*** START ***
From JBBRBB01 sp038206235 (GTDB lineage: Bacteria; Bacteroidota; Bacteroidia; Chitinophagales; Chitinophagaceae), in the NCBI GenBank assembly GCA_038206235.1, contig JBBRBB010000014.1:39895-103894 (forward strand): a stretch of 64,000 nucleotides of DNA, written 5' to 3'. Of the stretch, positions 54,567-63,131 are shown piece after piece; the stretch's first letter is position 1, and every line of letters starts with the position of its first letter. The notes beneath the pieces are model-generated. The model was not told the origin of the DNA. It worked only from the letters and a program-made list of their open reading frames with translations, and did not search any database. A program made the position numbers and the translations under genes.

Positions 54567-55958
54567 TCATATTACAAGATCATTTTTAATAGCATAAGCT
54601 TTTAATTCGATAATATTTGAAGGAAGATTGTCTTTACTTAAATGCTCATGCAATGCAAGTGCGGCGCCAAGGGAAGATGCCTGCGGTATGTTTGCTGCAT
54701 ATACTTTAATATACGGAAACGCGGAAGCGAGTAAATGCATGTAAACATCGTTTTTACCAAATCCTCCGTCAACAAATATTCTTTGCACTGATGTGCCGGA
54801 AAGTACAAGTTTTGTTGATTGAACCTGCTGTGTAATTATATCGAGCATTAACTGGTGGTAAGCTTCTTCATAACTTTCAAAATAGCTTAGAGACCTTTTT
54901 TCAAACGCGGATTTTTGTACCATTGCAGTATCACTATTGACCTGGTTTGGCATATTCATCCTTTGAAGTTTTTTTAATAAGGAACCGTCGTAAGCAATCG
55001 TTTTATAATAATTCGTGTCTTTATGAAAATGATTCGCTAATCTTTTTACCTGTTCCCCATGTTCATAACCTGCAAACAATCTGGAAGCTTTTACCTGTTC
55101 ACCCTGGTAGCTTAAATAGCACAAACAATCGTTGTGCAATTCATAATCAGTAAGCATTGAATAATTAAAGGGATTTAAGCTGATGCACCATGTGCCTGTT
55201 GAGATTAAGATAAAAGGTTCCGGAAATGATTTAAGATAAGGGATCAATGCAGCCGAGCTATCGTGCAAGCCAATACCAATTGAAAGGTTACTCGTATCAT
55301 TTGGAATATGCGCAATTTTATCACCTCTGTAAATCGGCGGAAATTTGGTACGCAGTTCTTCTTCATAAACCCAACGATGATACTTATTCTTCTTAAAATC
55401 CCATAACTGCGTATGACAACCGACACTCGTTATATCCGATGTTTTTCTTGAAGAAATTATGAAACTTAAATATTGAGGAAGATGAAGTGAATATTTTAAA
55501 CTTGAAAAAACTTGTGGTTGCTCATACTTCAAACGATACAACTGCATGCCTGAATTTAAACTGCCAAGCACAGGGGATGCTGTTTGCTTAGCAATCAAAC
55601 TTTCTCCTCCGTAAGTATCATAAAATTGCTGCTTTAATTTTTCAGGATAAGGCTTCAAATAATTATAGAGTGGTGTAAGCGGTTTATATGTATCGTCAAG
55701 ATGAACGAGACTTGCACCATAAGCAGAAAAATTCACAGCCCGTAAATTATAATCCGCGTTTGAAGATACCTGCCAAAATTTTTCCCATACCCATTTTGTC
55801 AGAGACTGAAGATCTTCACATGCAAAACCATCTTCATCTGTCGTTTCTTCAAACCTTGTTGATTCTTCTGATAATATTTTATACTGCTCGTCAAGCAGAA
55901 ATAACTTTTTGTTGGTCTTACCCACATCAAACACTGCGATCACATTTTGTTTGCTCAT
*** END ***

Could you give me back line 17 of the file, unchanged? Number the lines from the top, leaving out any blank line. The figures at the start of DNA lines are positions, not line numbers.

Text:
55901 ATAACTTTTTGTTGGTCTTACCCACATCAAACACTGCGATCACATTTTGTTTGCTCAT